# Integral (Simplifying it)

1. Apr 18, 2006

I don't understand this simplification given in this problem:

Q: At $t=0$ a hot gas is on one side and a cold gas is on the other: $u_0 = 1$ for $x>0$, $-1$ for $x>0$. Write down the solution:
$$u(t,x)=\int_{\infty}^{\infty} \frac{1}{2\sqrt{\pi t}}e^{-(x-y)^2/4t}u_0(y)dy$$

to $u_{tt}=u_{xx}$ and with $z = y-x$ simplify to:
$$u(t,x) = \frac{1}{2\sqrt{\pi t}}\int_[-x}^{x} e^{-z^2/4t}dz$$

So my attempt thus far (with very little progress):

$$u(t,x)=\int_{\infty}^{\infty} \frac{1}{2\sqrt{\pi t}}e^{-(x-y)^2/4t}u_0(y)dy$$
$$u(t,x) = \frac{1}{2\sqrt{\pi t}}\int_[-x}^{x} e^{-z^2/4t}dz$$

$$z = y-x \Rightarrow -z = -y+x \Rightarrow y = z+x$$, $$dy=dz+dx$$

$$u(t,x)=\frac{1}{2\sqrt{\pi t}} \int_{\infty}^{\infty} e^{-(-z)^2/4t}u_0(z+x)(dz+dx)$$

$$u(t,x)=\frac{1}{2\sqrt{\pi t}} \int_{\infty}^{\infty} e^{-z^2/4t}u_0(z+x)(dz+dx)$$

Things get sketchy here (assuming things are even right above):
$$u_0(z+x) = \left\{ \begin{array}{c} 1 \,\,\,\, ,0 > z+x \\ -1 \,\, ,0<z+x \end{array}$$

$$u(t,x) = \frac{1}{\sqrt{\pi t}}\left( \int_{-\infty}^{0}e^{-z^2/4t}(-1)(dz+dx) + \int_{0}^{\infty}e^{-z^2/4t}(dz+dx) \right)$$

and that's it folks...

I don't understand how the bounds of the integration made the jump from $(\infty,-\infty)$ to [tex] (-x,x) [/itex]. I definitely need some help :)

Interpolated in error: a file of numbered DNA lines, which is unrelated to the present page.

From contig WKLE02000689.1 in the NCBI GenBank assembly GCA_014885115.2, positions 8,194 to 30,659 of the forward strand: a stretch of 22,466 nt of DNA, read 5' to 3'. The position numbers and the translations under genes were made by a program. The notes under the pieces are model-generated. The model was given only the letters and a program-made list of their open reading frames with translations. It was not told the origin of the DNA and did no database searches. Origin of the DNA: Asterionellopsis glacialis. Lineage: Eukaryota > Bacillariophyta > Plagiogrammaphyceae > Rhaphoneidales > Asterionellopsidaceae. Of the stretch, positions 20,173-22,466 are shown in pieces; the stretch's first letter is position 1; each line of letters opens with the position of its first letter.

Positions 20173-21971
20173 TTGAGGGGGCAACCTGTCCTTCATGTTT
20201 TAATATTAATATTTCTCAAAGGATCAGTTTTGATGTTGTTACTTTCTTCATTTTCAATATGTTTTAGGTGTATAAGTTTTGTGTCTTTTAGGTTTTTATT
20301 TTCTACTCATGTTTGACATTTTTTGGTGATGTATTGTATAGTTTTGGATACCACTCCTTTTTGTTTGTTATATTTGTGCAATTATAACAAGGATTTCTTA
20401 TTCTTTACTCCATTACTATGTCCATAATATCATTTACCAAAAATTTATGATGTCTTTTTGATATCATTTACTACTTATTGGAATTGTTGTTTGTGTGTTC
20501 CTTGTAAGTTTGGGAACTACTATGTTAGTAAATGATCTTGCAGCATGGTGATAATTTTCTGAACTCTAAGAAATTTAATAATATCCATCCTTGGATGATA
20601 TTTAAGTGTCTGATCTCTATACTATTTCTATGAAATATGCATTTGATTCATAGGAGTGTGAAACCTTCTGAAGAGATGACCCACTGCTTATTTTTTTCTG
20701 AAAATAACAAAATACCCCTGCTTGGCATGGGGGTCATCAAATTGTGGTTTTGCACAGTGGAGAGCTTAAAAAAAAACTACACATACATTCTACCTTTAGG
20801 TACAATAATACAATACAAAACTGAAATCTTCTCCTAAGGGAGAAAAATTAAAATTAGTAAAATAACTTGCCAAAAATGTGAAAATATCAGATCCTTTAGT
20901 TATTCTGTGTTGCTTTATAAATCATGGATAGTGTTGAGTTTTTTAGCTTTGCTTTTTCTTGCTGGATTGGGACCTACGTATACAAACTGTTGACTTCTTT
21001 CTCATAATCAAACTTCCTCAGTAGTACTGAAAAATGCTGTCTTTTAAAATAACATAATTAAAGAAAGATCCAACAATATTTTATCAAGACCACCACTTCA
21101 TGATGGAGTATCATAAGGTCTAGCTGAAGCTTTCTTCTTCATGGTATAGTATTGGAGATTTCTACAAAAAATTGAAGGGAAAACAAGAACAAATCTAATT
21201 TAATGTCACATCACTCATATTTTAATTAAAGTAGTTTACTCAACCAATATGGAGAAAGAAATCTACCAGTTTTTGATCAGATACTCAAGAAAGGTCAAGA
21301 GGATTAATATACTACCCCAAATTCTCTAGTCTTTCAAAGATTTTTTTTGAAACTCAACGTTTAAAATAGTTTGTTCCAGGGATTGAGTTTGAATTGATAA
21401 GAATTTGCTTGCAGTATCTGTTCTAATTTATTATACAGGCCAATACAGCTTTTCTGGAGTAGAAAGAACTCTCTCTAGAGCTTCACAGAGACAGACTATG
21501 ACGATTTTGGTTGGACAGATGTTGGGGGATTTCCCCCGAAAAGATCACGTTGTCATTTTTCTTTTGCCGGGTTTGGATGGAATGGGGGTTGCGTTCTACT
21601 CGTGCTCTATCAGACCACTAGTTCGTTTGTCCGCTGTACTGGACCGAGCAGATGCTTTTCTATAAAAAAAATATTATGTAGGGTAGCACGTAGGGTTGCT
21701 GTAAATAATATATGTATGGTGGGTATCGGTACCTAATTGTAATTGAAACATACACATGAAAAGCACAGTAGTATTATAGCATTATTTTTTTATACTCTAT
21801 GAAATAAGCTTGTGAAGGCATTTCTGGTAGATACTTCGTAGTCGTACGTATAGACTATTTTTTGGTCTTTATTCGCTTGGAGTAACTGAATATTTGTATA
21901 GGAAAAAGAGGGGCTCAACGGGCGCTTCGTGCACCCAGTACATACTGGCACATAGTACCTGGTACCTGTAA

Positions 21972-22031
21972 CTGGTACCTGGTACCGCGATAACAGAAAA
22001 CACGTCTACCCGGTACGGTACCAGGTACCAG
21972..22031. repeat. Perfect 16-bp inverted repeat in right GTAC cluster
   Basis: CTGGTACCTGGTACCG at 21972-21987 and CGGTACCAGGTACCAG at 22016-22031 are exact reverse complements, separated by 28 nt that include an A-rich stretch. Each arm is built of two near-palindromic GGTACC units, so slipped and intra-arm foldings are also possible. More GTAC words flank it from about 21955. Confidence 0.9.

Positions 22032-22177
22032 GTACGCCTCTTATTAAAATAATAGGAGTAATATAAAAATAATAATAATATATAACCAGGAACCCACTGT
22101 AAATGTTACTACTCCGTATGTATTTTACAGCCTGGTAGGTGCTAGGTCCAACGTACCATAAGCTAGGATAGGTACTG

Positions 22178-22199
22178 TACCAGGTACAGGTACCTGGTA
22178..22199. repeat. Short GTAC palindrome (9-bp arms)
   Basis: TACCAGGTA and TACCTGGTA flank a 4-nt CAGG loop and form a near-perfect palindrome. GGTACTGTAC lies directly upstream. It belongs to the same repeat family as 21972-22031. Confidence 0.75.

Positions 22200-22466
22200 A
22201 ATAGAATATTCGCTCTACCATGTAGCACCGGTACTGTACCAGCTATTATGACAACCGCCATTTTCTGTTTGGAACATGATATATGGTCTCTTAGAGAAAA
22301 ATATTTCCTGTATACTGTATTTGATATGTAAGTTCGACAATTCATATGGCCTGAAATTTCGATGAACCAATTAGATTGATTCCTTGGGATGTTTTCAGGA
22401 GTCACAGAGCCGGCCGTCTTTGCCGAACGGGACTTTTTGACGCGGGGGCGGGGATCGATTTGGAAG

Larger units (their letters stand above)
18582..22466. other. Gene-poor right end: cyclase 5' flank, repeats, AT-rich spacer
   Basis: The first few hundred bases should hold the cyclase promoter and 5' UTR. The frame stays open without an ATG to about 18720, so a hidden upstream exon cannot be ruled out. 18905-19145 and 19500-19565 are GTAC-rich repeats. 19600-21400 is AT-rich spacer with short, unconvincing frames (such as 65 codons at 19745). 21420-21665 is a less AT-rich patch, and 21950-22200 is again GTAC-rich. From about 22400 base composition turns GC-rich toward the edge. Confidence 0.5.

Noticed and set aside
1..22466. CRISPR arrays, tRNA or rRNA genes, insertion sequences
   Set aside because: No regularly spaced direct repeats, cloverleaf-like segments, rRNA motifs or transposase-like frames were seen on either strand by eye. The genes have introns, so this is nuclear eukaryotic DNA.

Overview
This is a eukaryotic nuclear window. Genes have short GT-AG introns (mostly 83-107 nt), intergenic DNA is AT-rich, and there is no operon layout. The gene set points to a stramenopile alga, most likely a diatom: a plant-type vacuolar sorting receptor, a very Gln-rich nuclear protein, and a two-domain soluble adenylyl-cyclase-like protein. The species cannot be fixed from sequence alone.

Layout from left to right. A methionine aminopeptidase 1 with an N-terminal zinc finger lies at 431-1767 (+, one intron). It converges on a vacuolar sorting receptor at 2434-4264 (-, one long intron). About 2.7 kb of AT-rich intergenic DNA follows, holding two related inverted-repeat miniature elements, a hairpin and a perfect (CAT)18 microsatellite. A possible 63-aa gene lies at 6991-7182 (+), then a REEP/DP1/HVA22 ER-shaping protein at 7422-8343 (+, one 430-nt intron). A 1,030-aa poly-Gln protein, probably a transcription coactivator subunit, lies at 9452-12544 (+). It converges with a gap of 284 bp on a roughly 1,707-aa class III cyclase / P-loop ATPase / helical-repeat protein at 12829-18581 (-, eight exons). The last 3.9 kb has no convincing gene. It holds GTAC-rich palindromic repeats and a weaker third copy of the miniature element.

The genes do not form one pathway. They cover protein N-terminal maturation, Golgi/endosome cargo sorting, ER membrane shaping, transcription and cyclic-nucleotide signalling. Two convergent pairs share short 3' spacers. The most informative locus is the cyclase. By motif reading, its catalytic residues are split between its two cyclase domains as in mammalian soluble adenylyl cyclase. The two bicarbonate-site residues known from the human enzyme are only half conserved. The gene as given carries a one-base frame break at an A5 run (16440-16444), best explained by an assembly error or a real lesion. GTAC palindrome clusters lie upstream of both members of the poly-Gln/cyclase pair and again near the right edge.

Last edited: Apr 18, 2006
2. Apr 18, 2006

### nrqed

No. x must be treated as a constant. So dy=dz
So in the first case, you have 0>z+x so z<-x. So you must integrate from -infinity to -x. In the second case, z>-x so you integrate from -x to plus infinity. a quick glance at the integrals gives me the impression that after rewriting the integrals a little and using the parity of the integrands, you will get a difference of two integrals that will cancel outside of the interval [-x,x]. But I did not work it out explicitly.

3. Apr 18, 2006

Why is this so? Sorry, I'm not seeing it. I understand why differentiating a constant is 0. But why is it held as a constant?

I'll work through it. I'm slapping myself in the face for this part:

Thanks man. I appreciate it.

Last edited: Apr 18, 2006
4. Apr 18, 2006

### nrqed

Because you are evaluating u(t,x). So you must think of the integral as providing the value of u(t,x) for a certain fixed value of x and t.

Patrick

5. Apr 18, 2006